Expert: More concrete and less trees are turning northern Merida into a “Heat Island”

The rapid growth and development of infrastructure have turned the north of the city of Mérida into an authentic “heat iron”, which concentrates a difference of up to three degrees Celsius higher than the rest of the city.

According to the meteorologist and specialist in the category Juan Palma Solís, Mérida can already be considered a “heat island” that has more aggressive conditions in the northern part of the city, from Francisco de Montejo to Altabrisa.

“The heat has increased in recent years over the city of Merida, and as time goes by, temperature records are broken. This is definitely related to the increase in the mass of concrete and the constant deforestation of which the city is a victim”, said the specialist in a publication of his authorship called “Merida: a real island of heat.”

According to Palma Solís, the average temperature degrees in the northern area of ​​the city is up to 45, while in the other areas it is between 42 and 43 degrees Celsius, in cases of extreme heat regularly.

“We do not rule out current conditions such as climate change, but in the particular case of this issue, the main reason is the rapid growth of the area and the large number of constructions, that is, the high presence of concrete, commercial plazas, parking lots, and shopping centers”, added the meteorologist.

He also indicated that the “concrete” factor can be observed from the changes in the weather measurement stations that are distributed across the city: the parameters in the northern zone change when leaving that point.

“A clear example is that while the measurement in the northern area of ​​the city is high in terms of temperature, when you cross the Periférico, the temperature immediately drops, which reinforces the idea that the “Concrete Factor” is an indicator of the high temperatures in northern Merida,” he explained.

In Solís Palma’s book, it is detailed that “according to statistical information from the meteorological observatory of the city of Mérida, in the last 10 years the absolute maximum temperature record in the state capital has grown twice since records are being kept.

“On May 1, 2009 there were 43.5 ° C, and then, in April 2015, 43.6 ° C. This condition may be associated with global warming, but it also has a lot to do with the growth of the city.”

The specialist explained that near the facilities of the Center for Scientific Research of Yucatan (CICY), the sector station detected a record temperature of 46.5 degrees, on April 27, 2002, precisely the year Hurricane Isidoro devastated the Peninsula (September 2002).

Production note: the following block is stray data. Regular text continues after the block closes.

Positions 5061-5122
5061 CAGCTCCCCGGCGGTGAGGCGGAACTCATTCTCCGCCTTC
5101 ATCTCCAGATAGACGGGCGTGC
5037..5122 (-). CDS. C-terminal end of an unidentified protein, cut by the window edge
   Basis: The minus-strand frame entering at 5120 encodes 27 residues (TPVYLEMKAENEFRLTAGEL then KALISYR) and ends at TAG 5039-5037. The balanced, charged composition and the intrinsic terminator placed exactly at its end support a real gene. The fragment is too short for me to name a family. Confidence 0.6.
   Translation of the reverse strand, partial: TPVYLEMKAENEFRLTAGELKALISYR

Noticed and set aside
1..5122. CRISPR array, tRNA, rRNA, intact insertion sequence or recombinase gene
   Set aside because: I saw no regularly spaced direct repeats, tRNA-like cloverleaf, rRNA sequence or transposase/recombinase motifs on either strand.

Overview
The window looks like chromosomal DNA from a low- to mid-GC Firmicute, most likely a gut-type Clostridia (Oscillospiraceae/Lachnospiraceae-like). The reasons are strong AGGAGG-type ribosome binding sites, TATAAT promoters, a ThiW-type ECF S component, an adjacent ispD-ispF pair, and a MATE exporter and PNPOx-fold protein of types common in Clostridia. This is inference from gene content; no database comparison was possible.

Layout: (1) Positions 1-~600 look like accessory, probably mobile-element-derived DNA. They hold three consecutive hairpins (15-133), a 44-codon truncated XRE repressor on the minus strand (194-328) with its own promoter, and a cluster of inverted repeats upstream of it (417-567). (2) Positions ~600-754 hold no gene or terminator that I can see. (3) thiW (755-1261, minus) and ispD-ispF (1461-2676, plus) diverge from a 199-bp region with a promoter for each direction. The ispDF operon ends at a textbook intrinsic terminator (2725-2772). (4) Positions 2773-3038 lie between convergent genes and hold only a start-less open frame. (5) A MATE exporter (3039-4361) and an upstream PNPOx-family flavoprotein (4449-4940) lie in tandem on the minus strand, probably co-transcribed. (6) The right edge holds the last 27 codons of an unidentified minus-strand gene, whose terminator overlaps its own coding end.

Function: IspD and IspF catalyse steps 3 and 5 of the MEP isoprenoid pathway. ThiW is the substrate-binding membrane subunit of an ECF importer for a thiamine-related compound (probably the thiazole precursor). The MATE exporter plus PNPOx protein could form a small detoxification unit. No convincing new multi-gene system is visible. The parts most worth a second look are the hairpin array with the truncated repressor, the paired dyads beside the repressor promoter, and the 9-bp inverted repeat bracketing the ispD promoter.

“It is important that measures be taken constantly, since, if the heat island in Mérida continues to grow, in the next few years we could reach temperatures above 45 ° C, a range that could become quite dangerous for the inhabitants of the White City, ‘ Palma Solís continued.

“The islands of heat are characterized by a notable temperature difference observed between densely occupied and built urban spaces compared to its periphery” stated the specialist, and he added that the spatial distribution of heat island temperatures are concentric or dome-shaped, if we make a cross-section over the city.

That is, if we are standing where more constructions and mass of concrete are located, the temperatures will be much higher than in the periphery, where there are less constructions and more vegetation.

“To regulate this increase in temperatures and growth of the heat island in Mérida it is important to reforest, since the trees cast a shadow and cool the temperature by not allowing high heat absorption by the surface”, he assured.

“It is also necessary to rehabilitate green areas with grass and plants. Historically, temperatures have undergone modifications where the urban area has spread, with the evident presence of growth in public works across the city. A clear example is that of the weather station located near the International Airport of Merida. Before that station was on the outskirts of the city. For that reason it was placed there. But the city has grown, and the average temperature in that area has gone up too, ”he said.

“The weather stations are a clear example of these cases, and the Conagua meteorological observatory, which has been already “absorbed” by the city, is one of them. This enclosure has been operating for approximately 50 years near the airport grounds, and back in the 1960s, it was totally outside Mérida” Palma Solís stated.

Finally, he stressed that more orderly growth is required, and reiterated that the city needs larger green areas featuring trees and lush vegetation.

The Yucatan Times Newsroom



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